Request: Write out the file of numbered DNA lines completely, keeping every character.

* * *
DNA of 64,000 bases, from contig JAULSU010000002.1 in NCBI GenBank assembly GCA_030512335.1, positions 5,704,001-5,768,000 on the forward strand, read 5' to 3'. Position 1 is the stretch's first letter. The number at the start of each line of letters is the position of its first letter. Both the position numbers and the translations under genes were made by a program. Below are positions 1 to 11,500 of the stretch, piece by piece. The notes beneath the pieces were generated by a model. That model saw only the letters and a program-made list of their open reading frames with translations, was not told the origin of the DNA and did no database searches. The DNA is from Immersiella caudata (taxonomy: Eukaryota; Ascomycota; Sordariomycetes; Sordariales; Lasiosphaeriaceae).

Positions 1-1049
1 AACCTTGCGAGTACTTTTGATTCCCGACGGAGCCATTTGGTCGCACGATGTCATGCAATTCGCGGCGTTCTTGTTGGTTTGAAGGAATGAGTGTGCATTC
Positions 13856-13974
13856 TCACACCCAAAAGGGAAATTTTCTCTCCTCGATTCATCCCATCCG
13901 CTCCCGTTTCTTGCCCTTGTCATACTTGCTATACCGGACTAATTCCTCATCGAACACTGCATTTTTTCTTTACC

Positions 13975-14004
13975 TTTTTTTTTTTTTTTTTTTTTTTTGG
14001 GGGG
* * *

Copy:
DNA of 64,000 bases, from contig JAULSU010000002.1 in NCBI GenBank assembly GCA_030512335.1, positions 5,704,001-5,768,000 on the forward strand, read 5' to 3'. Position 1 is the stretch's first letter. The number at the start of each line of letters is the position of its first letter. Both the position numbers and the translations under genes were made by a program. Below are positions 1 to 11,500 of the stretch, piece by piece. The notes beneath the pieces were generated by a model. That model saw only the letters and a program-made list of their open reading frames with translations, was not told the origin of the DNA and did no database searches. The DNA is from Immersiella caudata (taxonomy: Eukaryota; Ascomycota; Sordariomycetes; Sordariales; Lasiosphaeriaceae).

Positions 1-1049
1 AACCTTGCGAGTACTTTTGATTCCCGACGGAGCCATTTGGTCGCACGATGTCATGCAATTCGCGGCGTTCTTGTTGGTTTGAAGGAATGAGTGTGCATTC
Positions 13856-13974
13856 TCACACCCAAAAGGGAAATTTTCTCTCCTCGATTCATCCCATCCG
13901 CTCCCGTTTCTTGCCCTTGTCATACTTGCTATACCGGACTAATTCCTCATCGAACACTGCATTTTTTCTTTACC

Positions 13975-14004
13975 TTTTTTTTTTTTTTTTTTTTTTTTGG
14001 GGGG